Wednesday, November 26, 2014

Ironman Arizona Bike: race report

As I rolled out of town, I didn't do anything but settle.  I’ve made the mistake, more than once, of trying to shovel down a truckload of calories as soon as I get in the saddle and it never ends well.  This time I deliberately waited until I was thirty minutes in to start rotating through all the snacks I had packed.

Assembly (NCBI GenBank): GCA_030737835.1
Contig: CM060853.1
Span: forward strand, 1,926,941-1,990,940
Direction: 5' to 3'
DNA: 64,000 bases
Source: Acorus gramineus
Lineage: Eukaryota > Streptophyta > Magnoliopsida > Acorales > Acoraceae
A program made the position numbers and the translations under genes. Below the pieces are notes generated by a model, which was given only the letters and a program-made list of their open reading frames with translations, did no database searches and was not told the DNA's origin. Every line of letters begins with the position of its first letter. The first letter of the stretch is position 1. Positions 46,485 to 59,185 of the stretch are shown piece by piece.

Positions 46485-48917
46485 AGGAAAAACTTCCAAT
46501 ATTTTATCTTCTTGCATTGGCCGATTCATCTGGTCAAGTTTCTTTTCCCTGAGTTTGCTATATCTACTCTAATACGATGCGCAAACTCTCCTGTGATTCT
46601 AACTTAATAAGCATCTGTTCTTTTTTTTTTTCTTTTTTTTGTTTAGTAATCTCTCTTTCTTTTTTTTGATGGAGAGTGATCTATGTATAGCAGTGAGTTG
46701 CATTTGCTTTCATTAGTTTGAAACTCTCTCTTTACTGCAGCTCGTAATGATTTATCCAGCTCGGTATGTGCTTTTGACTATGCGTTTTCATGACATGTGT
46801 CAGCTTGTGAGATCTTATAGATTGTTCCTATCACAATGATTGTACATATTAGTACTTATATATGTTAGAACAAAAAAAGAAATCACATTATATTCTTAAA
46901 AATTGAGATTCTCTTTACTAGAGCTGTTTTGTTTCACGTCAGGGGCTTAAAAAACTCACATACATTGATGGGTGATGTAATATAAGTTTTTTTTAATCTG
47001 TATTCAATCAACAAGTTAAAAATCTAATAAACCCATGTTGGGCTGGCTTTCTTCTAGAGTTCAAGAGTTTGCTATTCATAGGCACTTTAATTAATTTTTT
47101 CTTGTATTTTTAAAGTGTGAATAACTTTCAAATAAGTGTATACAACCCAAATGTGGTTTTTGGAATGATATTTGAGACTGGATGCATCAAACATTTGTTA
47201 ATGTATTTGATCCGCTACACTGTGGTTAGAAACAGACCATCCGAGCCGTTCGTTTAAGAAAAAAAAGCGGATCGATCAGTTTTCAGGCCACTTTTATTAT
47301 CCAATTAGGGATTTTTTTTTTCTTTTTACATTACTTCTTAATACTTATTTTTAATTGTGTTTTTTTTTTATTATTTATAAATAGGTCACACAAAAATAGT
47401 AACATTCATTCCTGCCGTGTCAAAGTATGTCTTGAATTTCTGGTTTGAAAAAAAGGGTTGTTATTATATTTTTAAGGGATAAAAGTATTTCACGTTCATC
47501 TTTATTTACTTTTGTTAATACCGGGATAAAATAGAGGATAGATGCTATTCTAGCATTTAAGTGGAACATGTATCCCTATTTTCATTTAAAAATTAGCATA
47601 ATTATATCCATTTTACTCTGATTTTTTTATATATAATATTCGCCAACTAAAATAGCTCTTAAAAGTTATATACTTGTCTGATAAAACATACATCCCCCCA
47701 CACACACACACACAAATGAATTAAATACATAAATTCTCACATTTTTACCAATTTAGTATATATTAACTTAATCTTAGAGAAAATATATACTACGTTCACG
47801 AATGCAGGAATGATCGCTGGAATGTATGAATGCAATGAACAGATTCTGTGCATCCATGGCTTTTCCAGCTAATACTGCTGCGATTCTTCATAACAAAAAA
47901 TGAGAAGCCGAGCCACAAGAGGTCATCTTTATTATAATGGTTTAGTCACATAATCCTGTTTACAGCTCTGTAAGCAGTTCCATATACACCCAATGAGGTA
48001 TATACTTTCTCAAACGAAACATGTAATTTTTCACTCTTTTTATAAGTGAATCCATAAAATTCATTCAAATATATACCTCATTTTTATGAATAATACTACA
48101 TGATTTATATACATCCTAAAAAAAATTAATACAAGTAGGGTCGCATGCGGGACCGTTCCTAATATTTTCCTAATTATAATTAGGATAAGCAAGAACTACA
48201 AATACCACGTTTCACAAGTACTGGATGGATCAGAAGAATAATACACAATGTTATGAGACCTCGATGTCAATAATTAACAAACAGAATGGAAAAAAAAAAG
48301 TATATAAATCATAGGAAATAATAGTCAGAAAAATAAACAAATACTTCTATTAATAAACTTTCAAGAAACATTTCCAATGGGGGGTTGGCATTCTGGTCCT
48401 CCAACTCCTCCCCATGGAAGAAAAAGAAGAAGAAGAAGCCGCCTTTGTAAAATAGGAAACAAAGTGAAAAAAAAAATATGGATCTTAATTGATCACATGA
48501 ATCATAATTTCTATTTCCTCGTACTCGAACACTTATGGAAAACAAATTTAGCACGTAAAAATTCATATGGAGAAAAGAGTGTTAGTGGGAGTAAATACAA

The day was, as each of the four times I’ve stood on the line before, all about the run.  Not the bike, and this mentality is a double-edged sword for me.  On one hand, there is the saying that falls out of the mouths of coaches and armchair triathlon quarterbacks all over the world: there is no such thing as a good bike and a bad run.  Meaning, of course, that all bad runs are a product of riding too hard (or massive nutrition failure).  Throughout my entire racing life as an athlete, I’ve had the start slow finish fast mentality absolutely bludgeoned into me, to the point where I am not sure if I will ever be able to get that governor off 90 minutes into a 12+ hour race.  But on the other hand, I think that my desire to protect the run has led me to pretty severely undercook the bike.  And (spoiler), I did it again in Arizona, but as I’ve let the race wash over me in the last week, I am just fine with it.  I think it’s because until I got the ugly monkey of the 5+ hour marathon off my back, there was just no way in hell I was going to be able to talk myself into riding uncomfortably hard, out of my comfort zone, harder than I had ridden ever before.  If (or when) I decide to tackle this distance again, I know that will be one of my goals of making the next steps at success in this race.  But, for a lot of reasons, that is still a pretty big IF right now and a story, as they say, for another time.